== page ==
Holidays Calendar for June 14, 2017

June 14 is Liberation Day in the Falkland Islands. This public holiday commemorates the end of the occupation of the archipelago by Argentina in 1982.

June 14 is a perfect day to take a long relaxing bath because it is International Bath Day. This holiday is about more than just enjoying a bath; one of its goals is to remind people that it’s simple pleasures like a soak in a fragrant bath after a hard day that keep us going.

June 14 is Flag Day in the USA. This holiday commemorates the adoption of the flag of the U.S. by the Continental Congress in 1777.

June 14 is Memorial Day for the Victims of Repression in Armenia. This remembrance day was proposed by the Armenian Revolutionary Front (Dashnaktsutyun), an Armenia socialist and nationalist political party.

June 14 is an official day of mourning in the Baltic countries (Latvia, Lithuania and Estonia). This day was set aside for remembrance of those who were exiled to Siberia as part of Soviet repressions in the Baltic states.

National Day of Remembrance for the Victims of the Nazi German Concentration and Death Camps (Narodowy Dzień Pamięci Ofiar Niemieckich Nazistowskich Obozów Koncentracyjnych i Obozów Zagłady) is a solemn remembrance day in Poland observed on June 14. It is normally a working day unless it falls on a weekend or coincides with Corpus Christi, which is a public holiday.

The United States Army celebrates its birthday on June 14. Although it is not an official observance, the U.S. Army’s birthday is marked with various events, such as Army Balls, picnics, sporting events, etc.

June 14 is National Strawberry Shortcake Day. Traditionally, a strawberry shortcake is a sweet biscuit paired with fresh strawberries and whipped cream. This is one of the easiest and most delicious summer treats.

International Weblogger’s Day, also known as InWeDay, is celebrated on June 14 every year. This unofficial holiday was created to bring together bloggers from around the world and to promote blogging as a way to express yourself and engage in dialogue with people from different countries and backgrounds.

If you’re a fan of fine liquor, don’t forget to celebrate National Bourbon Day on June 14. This unofficial holiday is dedicated to the drink that is immediately associated with the United States just like Scotch whisky is associated with Scotland, cognac with France or sake with Japan.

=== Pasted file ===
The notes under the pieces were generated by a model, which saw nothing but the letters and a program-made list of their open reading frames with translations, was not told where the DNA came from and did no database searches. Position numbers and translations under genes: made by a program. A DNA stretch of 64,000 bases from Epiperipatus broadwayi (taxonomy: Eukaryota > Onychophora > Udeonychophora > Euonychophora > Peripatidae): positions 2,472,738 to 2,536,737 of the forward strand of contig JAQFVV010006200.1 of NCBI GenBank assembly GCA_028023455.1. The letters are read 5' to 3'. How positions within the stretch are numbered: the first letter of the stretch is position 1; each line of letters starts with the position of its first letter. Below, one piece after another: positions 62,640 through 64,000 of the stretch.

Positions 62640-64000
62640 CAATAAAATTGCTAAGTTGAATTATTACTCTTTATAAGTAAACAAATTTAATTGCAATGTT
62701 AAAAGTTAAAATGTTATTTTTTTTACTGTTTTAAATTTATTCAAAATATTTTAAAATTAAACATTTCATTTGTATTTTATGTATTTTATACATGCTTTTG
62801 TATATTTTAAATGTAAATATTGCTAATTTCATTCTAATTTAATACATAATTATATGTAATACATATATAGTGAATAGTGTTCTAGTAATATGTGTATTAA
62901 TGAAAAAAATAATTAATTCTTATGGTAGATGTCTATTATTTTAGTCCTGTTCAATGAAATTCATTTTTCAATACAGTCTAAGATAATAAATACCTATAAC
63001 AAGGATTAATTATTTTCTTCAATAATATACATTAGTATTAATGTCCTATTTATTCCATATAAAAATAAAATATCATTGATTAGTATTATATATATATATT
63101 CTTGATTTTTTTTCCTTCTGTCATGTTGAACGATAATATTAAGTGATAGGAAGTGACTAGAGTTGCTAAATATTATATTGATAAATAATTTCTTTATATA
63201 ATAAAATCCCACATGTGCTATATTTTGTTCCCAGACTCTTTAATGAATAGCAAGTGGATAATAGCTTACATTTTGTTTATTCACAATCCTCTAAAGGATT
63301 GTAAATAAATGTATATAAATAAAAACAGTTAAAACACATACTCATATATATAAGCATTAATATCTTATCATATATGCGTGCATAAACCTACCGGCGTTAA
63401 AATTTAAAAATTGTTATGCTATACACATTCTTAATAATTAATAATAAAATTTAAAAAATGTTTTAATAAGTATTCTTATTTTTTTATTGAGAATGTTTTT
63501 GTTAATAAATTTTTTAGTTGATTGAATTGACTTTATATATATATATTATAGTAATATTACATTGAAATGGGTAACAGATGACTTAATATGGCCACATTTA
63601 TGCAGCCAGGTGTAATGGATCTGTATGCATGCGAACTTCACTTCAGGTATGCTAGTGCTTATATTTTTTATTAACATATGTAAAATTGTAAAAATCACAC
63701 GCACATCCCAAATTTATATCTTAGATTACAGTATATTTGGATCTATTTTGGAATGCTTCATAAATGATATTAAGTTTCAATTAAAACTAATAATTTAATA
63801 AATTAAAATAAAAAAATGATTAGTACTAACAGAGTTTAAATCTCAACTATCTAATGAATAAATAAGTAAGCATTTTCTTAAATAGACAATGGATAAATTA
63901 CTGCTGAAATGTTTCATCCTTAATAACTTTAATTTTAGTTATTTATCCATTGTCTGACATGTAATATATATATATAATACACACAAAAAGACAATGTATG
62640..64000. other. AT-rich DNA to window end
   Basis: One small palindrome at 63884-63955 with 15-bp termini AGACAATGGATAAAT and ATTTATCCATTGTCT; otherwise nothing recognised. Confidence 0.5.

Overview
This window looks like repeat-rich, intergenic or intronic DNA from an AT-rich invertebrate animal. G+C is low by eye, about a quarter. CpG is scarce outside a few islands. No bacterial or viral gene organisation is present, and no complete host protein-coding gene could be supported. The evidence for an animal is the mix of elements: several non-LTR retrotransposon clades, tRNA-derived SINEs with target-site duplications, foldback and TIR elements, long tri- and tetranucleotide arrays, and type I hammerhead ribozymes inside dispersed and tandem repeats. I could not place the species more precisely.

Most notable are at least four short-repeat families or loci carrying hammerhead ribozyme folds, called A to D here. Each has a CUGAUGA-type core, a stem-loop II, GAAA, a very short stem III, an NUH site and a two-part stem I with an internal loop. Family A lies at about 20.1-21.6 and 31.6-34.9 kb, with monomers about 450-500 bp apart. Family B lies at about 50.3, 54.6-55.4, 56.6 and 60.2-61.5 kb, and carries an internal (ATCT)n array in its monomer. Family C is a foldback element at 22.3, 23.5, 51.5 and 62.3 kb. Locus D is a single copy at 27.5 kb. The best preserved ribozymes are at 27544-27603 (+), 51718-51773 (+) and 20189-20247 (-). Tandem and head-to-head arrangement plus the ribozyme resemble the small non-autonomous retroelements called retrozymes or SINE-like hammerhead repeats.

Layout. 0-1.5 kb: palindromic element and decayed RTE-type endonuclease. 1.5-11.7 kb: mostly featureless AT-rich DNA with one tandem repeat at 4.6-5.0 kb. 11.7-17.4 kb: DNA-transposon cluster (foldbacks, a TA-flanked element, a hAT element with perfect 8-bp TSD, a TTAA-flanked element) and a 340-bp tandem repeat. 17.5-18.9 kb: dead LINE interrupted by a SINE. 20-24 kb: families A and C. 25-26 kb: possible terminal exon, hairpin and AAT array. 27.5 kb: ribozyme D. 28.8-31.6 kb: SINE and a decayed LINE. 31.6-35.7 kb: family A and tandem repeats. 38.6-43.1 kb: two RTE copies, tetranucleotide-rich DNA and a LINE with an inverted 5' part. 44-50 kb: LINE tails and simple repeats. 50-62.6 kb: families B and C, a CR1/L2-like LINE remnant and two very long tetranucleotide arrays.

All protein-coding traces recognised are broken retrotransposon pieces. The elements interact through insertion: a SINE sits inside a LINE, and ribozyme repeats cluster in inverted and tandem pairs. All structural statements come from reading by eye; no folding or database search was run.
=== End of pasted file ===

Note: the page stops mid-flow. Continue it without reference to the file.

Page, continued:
National Cucumber Day, celebrated annually on June 14, is a great excuse to munch on fresh cucumbers all day long. This holiday was created to celebrate one of the most popular vegetables that has an impressive range of uses and give cucumbers the attention they deserve.

World Blood Donor Day is an official global public health campaign marked by the World Health Organization on June 14 each year. It focuses on expressing gratitude to blood donors for their donations and raising awareness of the need for blood and blood products.

This Day in History

  • 1995 Died: Roger Zelazny, American author of fantasy and science fiction novels, winner of 3 Nebula awards and 6 Hugo awards. He is best known for The Chronicles of Amber series.
  • 1994 Died: Henry Mancini, American composer and conductor, best remembered for film and television scores. He's is the winner of 4 Academy Awards, a Golden Globe and 20 Grammy Awards.
  • 1986 Died: Alan Jay Lerner, American composer, author of some of the world's most popular and enduring works of musical theater. He is a three-time winner of Academy Award, a two-time Golden Globe Award winner and a two-time Tony Award winner.
  • 1983 Born: Louis Garrel, French actor, best remembered for role in The Dreamers and Regular Lovers. He is the son of director Philippe Garrel and actress Brigitte Sy and grandson of Maurice Garrel, all French notable actors.
  • 1969 Born: Steffi Graf, German tennis player, former world No. 1 tennis player. She won 22 Grand Slam singles titles, that made her one of two best tennis players of the 20th century.
  • 1968 Died: Salvatore Quasimodo, Italian author and poet, Nobel Prize Laureate for his lyrical poetry, which with classical fire expresses the tragic experience of life in our own times.